|Christian Sepulveda's Blog|
November 16, 2005
Agile 2.0 and Web 2.0: A Perfect Match
Okay, so my title may be little exaggerated, especially since there isn't officially an Agile 2.0. However, for the agile development community, there are many shifts, trends and new ideas that make it feel like a new generation of agile development. (More on this later.)
Anyway, I've been following some of the Web 2.0 developments lately; I've read many blog posts (http://web20workgroup.com is a good place to start for those interested), heard gossip about VC funding, and know a few people working on Web 2.0 projects. All of this information makes me think an agile approach is perfectly matched for the development of Web 2.0 applications.
Agile development emphasizes the need for feedback, discovery and adaptation. A common agile credo is "release early, release often." Agile development is basically a genetic algorithm (for more on this, read this post); an agile approach evolves its software. Evaluating the "fitness" of the application with each iteration is critical. Real user feedback is one of the best indicators for making such an evaluation.
Most Web 2.0 projects (or at least those I have seen) are consumer oriented. Consumer oriented, service-based software markets are generally accommodating (and sometimes welcome) frequent releases, assuming each release is at least as good and as stable as the previous. Agile development favors short iterations and core practices such as automated testing and continuous integration develop the ability to release early, often and reliably as a core competency of its adopters.
Most projects in early stages are based on a vision and skeleton of a possible solution; success is largely determined by how quickly the application can evolve into what user's need. Quick delivery is necessary to compete and not miss windows of opportunity. I think the best software process to support this is based on an agile model. One of my former clients (when I was a consultant) believed this as well and feels that their agile adoption was a key facilitator of their IPO last year. I also know some very large, high profile, Bay Area web companies who are adopting agile software development and see it as necessary to remain competitive.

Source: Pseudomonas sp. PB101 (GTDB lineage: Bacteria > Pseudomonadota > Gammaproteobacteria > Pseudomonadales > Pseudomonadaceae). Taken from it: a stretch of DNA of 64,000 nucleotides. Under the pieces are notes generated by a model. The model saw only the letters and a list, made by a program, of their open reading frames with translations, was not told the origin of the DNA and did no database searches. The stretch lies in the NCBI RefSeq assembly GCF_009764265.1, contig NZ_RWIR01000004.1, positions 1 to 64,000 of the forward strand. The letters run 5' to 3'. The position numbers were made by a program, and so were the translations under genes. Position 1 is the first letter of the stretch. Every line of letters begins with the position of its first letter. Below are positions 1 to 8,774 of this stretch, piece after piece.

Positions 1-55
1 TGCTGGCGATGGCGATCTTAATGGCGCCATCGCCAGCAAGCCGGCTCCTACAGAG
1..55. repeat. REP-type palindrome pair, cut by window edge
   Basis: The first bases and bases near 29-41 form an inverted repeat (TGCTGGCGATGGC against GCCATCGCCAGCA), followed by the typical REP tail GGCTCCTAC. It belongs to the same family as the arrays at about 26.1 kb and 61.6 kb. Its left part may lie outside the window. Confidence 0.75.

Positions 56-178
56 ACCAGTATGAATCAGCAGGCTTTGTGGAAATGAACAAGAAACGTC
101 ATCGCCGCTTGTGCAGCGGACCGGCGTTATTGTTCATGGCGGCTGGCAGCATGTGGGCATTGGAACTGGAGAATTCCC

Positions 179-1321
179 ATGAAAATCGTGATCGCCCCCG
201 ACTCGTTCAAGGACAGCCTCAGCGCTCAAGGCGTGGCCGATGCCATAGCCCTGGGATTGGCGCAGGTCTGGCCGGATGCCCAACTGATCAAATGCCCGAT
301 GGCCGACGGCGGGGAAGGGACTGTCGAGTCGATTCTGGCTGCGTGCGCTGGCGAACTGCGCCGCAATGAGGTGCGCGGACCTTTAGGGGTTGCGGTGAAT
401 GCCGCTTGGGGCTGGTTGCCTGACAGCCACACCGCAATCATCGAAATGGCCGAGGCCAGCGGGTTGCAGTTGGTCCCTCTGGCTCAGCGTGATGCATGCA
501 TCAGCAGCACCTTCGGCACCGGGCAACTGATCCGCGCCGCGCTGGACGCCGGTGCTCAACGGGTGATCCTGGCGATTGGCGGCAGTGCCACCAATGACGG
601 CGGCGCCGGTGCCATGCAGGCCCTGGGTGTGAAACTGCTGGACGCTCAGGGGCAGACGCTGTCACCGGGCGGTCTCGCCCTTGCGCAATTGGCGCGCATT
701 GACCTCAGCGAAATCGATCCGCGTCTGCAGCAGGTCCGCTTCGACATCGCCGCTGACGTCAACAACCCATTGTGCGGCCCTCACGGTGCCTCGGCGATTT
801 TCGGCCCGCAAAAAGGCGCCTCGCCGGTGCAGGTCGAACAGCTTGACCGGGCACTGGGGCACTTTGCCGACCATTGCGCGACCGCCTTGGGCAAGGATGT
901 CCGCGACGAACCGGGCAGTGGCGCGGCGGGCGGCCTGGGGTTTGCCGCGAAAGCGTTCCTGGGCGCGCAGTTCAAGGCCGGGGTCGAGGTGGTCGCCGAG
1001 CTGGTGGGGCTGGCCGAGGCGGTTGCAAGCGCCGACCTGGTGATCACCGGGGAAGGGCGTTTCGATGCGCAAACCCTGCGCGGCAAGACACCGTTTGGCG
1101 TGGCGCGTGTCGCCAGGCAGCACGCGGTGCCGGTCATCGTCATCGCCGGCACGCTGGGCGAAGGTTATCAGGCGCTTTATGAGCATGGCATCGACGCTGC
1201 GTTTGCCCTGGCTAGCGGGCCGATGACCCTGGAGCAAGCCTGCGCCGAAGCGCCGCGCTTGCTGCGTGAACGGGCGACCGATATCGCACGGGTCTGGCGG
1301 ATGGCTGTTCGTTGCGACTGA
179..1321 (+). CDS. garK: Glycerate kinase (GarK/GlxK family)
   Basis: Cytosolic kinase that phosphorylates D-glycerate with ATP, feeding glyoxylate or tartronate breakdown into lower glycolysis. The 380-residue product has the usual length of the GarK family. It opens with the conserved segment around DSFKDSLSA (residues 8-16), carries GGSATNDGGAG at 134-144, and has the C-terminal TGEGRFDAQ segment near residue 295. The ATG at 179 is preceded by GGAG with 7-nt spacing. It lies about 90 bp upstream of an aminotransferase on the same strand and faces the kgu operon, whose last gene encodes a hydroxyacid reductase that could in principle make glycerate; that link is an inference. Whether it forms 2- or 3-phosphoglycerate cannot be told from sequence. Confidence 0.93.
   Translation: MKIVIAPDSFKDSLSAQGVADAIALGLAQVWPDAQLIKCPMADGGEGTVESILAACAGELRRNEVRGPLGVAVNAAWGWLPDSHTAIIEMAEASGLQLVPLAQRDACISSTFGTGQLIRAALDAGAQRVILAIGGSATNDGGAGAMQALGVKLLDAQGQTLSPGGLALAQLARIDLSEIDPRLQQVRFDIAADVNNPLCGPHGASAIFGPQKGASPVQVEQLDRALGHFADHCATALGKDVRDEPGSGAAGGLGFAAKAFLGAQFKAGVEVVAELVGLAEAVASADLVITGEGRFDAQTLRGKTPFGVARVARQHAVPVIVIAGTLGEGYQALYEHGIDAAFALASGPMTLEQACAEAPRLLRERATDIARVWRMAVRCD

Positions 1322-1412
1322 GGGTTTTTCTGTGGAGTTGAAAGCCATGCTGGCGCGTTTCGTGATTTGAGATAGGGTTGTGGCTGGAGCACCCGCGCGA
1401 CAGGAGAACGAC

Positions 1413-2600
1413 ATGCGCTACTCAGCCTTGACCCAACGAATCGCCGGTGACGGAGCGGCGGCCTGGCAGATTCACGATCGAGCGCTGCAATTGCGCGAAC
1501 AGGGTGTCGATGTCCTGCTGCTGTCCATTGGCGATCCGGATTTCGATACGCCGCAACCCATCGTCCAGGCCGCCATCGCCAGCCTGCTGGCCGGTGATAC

I think others support the complementary nature of agile and Web 2.0; the canonical book on Ruby on Rails, one of the popular Web 2.0 enabling technologies, is Agile Web Development with Rails. It describes how Rails development embodies and accommodates an agile approach.
I noted that I believe the agile community is undergoing Agile 2.0. Last year the 2nd edition of the XP white book was published, in which Kent Beck revised and updated his description of XP. Mary Poppendieck's keynote address at XP/AU 2004 described agile as "crossing Moore's chasm"; it is shifting from early adopters to mainstream. While some feel this shift may water down agile, I think it can amplify its effectiveness; many in the agile community have updated and evolved their ideas to better support the software development process.
Finally, I have also adopted a more mature understanding of agile development. I've had many successes in my career applying agile methods, but have been challenged in my current job and our agile adoption. These challenges have caused me to reflect on many assumptions and ask many questions. Though I have more questions than resolutions (which I think is a good sign you are actually learning), my understanding and application of agile software development has evolved into its own "next generation." I know a few others who share many of my ideas and are working in the Web 2.0 space. For these instances, I am excited to see how the combination of Agile and Web 2.0 turns out.Posted by csepulv at November 16, 2005 02:18 PM
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